May 2000 Film Music CD Reviews

Film Music Editor: Ian Lace
Music Webmaster Len Mullenger

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Chamber Music
Ex Novo Ensemble
ASV CD DCA 1072 [72:40]
Purchase from: Crotchet

Nino Rota has for decades been tarred with the same lazy brush used to paint Erich Wolfgang Korngold into the musical background of the 20th Century. Both were child prodigies, Korngold premiering an opera at 12, Rota conducting his oratorio The Childhood of John the Baptist at 11, and both had the unthinkable temerity to be successful film composers. Snobbery and prejudice runs as deep in the classical music world as anywhere, so it is heartening that following the rehabilitation of Korngold, Rota is finally being recognised as a worthwhile composer. A disc of two piano concertos has recently been released, while this current programme collects 6 chamber works.

Rota was born in 1911, his home city was Milan, and wrote 150 'serious works', and as many film scores. His music has a light, clean elegance in which can be seen the influence of Debussy and Ravel, as well as the later group of French composers known as Les Six (particularly Auric, Poulenc and Tailleferre) who were operative in the 20's when Rota would have been particularly open to musical influence.

The Sonata for flute and Harp (1937) is playful and utterly beguiling. To say that it is typical of tonal chamber music of the period is not to do it a disservice, and the performances have a pleasingly airy touch. The works are not sequenced in order, and the opening piece from 1937 leads to the Trio for clarinet, cello and piano from 1973, the Allegro festoso which ends the first work deliberately echoed in the opening Allegro of the second. The Allegrissimo which ends the trio has a playful wit which must have seemed very out of time to the critical fascists of 1973, always so keen to dictate what music should sound like, a finale very much replete with a skittish humour that refers back to Poulenc. Still, Rota had survived one lot of fascists in his native land (in 1933 he wrote he first film score for the fascist film The People's Train), and clearly he had no intention of allowing a musical version of the same mentality to govern his compositional life.

It could be argued that the String Quartet (1948) is a neo-classical work - Rota was friends with Stravinsky after all. It certainly has that sort of clear elegance, and a happy lack of tortured romantic questing, yet there is a nostalgic yearning in the opening them which is more warm-hearted than the neo-classical school usually offered, and rather seems to prefigure some of Bernard Herrmann's chamber music, specifically, the lovely Clarinet quintet - Souvenirs de Voyage (1967). The Quintet for flute, oboe, viola, cello and harp (1935) is the sort of beautiful, descriptive pastoral work which might be taken for something out of the line of Vaughan-Williams or Bax, except that there is also a clearly Italianate line of sunny romance with one eye on the distance past that would reappear in one of Rota's most famous film scores, Romeo and Juliet (1968). It is a lovely work at which cynics will delight in sneering, but has an innocent freshness of a perfect summer's day in the country. The adagio has a folksong-like tranquil melancholy, a gorgeous melodic sense just right for Shakespeare's star-crossed lovers. Indeed, two years later, Rota's thesis studied the 16th century Venetian composer and theorist Gioseffo Zarlino, while Rota's first regular music teacher was Pizzetti, whose 'Pizettian counterpoint' was inspired by the Italian Renaissance.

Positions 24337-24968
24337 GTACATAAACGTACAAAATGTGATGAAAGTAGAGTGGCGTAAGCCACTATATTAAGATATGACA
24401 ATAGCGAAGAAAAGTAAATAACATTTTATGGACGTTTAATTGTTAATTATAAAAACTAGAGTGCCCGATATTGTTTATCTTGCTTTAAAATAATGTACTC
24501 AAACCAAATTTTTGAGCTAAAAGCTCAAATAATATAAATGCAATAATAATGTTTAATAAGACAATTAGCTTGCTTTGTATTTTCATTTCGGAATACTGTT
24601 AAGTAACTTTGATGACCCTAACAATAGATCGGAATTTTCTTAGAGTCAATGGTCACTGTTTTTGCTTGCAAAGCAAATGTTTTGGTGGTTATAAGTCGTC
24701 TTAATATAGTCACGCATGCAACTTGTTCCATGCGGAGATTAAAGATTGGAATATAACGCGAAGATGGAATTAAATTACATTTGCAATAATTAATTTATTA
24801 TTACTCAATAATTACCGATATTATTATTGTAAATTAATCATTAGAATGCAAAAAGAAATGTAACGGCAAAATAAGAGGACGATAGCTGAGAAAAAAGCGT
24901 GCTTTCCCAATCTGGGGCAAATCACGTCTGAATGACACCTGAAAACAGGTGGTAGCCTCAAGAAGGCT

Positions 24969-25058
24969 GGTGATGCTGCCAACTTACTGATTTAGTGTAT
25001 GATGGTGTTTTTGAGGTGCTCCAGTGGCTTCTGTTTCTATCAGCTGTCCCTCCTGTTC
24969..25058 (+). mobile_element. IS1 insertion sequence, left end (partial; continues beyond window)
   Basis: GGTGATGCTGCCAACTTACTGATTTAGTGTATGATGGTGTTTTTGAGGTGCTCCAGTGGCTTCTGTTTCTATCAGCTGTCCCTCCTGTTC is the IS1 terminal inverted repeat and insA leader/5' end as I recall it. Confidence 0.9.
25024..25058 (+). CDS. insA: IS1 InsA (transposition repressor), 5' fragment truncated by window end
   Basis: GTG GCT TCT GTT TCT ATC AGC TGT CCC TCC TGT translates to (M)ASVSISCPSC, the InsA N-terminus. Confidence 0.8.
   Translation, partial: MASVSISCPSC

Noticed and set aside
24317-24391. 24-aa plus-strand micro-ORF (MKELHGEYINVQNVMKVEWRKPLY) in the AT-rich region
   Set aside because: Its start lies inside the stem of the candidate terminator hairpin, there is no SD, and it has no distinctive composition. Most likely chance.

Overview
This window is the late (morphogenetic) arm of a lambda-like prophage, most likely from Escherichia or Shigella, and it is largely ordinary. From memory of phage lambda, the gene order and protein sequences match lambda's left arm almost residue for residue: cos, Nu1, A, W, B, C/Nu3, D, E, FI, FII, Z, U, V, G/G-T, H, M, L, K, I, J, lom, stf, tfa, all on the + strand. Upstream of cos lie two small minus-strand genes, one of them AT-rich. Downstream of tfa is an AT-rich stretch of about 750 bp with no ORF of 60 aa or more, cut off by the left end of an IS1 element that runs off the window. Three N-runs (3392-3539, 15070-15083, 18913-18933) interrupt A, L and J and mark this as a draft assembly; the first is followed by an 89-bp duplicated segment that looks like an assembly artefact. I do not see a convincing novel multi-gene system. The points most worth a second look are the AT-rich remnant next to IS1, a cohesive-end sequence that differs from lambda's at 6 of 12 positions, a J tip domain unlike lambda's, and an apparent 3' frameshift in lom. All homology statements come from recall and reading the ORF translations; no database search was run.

The Trio for flute, violin and piano (1958) has an urgent propulsive drive in the opening which soon surrenders to a more languid atmosphere, the ideas alternating like a dance, a flirtation, a courtship, perhaps a three way argument in which no one really falls out and everything is amicable resolved in the genial finale. The disc ends with the short Piccola Offerta Musicale for wind quintet (1943). This is a single movement running 3:43 in this performance full of vivacious charm and jokes.

The playing by the members of Ex Nono Ensemble seems utterly in sympathy with this music, simply enjoying the pleasure it brings while delivering rounded and accomplished performances. The sound meanwhile, is clear and natural, with an appropriately airy acoustic.

Rota once said, "I'd do everything I could to give everyone a moment of happiness That's what's at the heart of my music." Perhaps why other, less happy, more neurotic, critics have for so long dismissed him. "They reckon my music's just a bit of nostalgia, plus lots of good humour and optimism? Well, that's exactly how I'd like to be remembered…"

And perhaps we will, long after the tiresome sniping has been forgotten. A very lovely album indeed.


Gary S. Dalkin


Gary S. Dalkin

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